Building efficient algorithms by learning to compress
Author(s)Blalock, Davis W.(Davis Whitaker)
Massachusetts Institute of Technology. Department of Electrical Engineering and Computer Science.
John V. Guttag.
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The amount of data in the world is doubling every two years. Such abundant data offers immense opportunities, but also imposes immense computation, storage, and energy costs. This thesis introduces efficient algorithms for reducing these costs for bottlenecks in real world data analysis and machine learning pipelines. Concretely, we introduce algorithms for: -- Lossless compression of time series. This algorithm compresses better than any existing method, despite requiring only the resources available on a low-power edge device. -- Approximate matrix-vector multiplies. This algorithm accelerates approximate similarity scans by an order of magnitude relative to existing methods. -- Approximate matrix-matrix multiplies. This algorithm often outperforms existing approximation methods by more than 10x and non-approximate computation by more than 100x. We provide extensive empirical analyses of all three algorithms using real-world datasets and realistic workloads. We also prove bounds on the errors introduced by the two approximation algorithms. The theme unifying all of these contributions is learned compression. While compression is typically thought of only as a means to reduce data size, we show that specially designed compression schemes can also dramatically increase computation speed and reduce memory requirements.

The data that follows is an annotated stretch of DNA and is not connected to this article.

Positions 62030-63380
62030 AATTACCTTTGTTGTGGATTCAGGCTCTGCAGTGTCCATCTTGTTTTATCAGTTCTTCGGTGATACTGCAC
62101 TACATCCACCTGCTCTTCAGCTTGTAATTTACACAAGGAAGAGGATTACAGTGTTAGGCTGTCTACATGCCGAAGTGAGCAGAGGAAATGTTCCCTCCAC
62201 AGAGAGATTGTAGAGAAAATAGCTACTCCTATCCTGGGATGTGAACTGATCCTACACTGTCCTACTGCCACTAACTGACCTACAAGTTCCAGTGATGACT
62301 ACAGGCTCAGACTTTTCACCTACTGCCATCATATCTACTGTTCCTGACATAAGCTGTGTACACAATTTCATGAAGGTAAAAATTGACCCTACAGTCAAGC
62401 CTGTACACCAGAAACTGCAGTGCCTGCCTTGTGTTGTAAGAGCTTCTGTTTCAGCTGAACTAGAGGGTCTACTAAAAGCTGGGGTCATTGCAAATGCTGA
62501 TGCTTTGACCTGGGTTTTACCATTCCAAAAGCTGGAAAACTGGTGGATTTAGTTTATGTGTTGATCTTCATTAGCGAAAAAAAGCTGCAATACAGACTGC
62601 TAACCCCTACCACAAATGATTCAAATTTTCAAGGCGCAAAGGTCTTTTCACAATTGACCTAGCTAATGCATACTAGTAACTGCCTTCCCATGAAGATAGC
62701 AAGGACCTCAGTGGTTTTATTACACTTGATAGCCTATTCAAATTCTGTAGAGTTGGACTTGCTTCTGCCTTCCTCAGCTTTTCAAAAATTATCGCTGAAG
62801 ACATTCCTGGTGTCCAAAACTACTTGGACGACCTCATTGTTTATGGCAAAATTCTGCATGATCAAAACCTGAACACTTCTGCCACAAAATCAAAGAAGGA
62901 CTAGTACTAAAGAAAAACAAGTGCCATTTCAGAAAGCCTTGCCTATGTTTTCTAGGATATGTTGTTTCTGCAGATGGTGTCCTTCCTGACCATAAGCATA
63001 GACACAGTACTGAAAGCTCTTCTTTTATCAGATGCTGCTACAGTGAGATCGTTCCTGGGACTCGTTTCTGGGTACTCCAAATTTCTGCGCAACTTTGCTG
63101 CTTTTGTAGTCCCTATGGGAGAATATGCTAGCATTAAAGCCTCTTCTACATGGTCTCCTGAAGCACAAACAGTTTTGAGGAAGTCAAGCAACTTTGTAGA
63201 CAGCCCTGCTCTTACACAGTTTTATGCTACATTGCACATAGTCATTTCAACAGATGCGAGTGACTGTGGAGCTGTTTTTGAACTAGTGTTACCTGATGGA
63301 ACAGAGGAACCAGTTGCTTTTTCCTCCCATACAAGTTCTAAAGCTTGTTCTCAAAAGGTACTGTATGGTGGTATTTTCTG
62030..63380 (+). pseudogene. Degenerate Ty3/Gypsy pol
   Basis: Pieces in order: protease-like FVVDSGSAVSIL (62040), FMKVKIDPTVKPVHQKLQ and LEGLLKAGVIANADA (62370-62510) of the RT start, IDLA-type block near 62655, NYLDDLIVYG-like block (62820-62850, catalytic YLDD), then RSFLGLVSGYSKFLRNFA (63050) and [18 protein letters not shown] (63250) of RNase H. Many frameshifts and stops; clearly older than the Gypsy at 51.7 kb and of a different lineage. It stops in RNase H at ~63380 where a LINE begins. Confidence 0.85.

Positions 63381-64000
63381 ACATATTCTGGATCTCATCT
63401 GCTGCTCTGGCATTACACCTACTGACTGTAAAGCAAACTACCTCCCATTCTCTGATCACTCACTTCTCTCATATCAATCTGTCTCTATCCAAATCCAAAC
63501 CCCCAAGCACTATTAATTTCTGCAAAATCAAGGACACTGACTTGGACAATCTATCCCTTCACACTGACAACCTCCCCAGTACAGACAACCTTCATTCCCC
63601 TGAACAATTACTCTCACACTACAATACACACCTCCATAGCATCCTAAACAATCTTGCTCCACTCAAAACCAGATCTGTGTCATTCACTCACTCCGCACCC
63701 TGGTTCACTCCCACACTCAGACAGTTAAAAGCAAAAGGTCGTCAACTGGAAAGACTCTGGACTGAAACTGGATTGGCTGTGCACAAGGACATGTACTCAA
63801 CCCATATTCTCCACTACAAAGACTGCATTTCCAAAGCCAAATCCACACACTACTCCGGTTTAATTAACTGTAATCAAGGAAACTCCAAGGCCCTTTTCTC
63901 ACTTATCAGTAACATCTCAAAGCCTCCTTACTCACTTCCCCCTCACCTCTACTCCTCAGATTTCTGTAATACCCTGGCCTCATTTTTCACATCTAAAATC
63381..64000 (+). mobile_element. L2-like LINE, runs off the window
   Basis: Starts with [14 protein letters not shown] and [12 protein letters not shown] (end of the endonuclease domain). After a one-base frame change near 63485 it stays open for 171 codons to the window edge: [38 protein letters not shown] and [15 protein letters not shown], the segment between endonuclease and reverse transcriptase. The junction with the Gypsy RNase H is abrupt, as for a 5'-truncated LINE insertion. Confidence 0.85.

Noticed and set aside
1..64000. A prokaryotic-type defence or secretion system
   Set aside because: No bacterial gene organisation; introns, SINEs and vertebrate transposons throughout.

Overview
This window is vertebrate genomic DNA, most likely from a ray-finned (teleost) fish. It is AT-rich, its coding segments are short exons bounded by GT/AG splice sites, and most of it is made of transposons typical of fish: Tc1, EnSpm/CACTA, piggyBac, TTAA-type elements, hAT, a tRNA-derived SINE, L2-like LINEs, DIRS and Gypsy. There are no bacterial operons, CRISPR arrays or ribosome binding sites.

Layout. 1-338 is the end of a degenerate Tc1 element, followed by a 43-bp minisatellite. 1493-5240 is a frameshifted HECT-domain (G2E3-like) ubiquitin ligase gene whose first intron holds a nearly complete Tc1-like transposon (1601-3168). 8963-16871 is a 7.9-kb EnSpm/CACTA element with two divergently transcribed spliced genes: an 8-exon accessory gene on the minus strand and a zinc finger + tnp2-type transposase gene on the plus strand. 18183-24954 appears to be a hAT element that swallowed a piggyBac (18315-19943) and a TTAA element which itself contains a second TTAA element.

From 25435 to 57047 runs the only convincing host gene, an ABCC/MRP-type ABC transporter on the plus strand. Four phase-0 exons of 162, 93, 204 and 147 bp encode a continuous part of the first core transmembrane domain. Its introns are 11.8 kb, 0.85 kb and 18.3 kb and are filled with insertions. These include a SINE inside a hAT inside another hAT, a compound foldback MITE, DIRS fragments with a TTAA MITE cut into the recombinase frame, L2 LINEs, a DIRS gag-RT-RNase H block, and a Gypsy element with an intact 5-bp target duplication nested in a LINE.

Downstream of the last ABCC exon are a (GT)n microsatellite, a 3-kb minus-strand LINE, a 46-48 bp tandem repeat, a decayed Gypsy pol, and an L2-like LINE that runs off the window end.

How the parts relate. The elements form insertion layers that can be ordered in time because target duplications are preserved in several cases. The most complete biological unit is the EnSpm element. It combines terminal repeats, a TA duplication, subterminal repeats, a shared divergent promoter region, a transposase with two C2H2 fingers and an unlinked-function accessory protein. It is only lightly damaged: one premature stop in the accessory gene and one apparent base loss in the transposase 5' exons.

Thesis: Ph. D., Massachusetts Institute of Technology, Department of Electrical Engineering and Computer Science, September, 2020Cataloged from student-submitted PDF of thesis.Includes bibliographical references (pages 137-152).
DepartmentMassachusetts Institute of Technology. Department of Electrical Engineering and Computer Science
Massachusetts Institute of Technology
Electrical Engineering and Computer Science.